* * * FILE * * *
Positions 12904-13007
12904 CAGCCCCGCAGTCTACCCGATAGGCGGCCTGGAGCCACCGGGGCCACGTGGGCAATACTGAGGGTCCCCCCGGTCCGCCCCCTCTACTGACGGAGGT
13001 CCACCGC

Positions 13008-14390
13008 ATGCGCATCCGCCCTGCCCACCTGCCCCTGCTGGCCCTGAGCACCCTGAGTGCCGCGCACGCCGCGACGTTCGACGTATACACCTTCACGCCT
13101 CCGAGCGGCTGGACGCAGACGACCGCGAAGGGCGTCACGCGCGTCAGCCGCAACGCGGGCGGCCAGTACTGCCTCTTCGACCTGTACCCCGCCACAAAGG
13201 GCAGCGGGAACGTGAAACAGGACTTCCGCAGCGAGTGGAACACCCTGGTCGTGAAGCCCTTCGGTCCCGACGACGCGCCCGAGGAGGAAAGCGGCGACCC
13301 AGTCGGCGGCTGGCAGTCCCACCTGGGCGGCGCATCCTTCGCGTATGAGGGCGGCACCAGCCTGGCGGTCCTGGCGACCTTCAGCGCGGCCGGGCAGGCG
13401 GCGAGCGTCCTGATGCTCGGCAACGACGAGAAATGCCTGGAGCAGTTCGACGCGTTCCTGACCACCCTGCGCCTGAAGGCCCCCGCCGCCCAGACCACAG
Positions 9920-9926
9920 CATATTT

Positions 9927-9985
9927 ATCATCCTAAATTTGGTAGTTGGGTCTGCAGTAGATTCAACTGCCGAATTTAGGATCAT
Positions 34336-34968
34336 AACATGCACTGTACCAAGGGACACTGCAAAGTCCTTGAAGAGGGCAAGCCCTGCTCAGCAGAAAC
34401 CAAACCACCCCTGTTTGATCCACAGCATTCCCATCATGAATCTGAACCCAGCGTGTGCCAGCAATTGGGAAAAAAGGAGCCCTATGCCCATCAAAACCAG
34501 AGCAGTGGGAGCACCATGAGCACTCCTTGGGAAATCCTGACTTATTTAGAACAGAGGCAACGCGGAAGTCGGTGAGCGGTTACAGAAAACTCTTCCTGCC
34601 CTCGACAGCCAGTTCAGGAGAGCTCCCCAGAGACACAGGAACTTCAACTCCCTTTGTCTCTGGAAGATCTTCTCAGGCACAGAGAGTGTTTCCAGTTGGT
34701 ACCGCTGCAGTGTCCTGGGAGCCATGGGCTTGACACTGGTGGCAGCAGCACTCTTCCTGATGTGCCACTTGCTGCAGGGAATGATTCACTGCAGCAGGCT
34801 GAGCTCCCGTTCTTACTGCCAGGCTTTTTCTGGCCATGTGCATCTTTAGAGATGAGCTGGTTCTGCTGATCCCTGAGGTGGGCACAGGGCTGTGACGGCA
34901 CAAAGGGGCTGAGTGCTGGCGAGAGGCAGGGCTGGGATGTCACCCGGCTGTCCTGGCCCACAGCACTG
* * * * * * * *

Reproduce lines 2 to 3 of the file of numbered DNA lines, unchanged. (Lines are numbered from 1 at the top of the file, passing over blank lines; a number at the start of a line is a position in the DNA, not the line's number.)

12904 CAGCCCCGCAGTCTACCCGATAGGCGGCCTGGAGCCACCGGGGCCACGTGGGCAATACTGAGGGTCCCCCCGGTCCGCCCCCTCTACTGACGGAGGT
13001 CCACCGC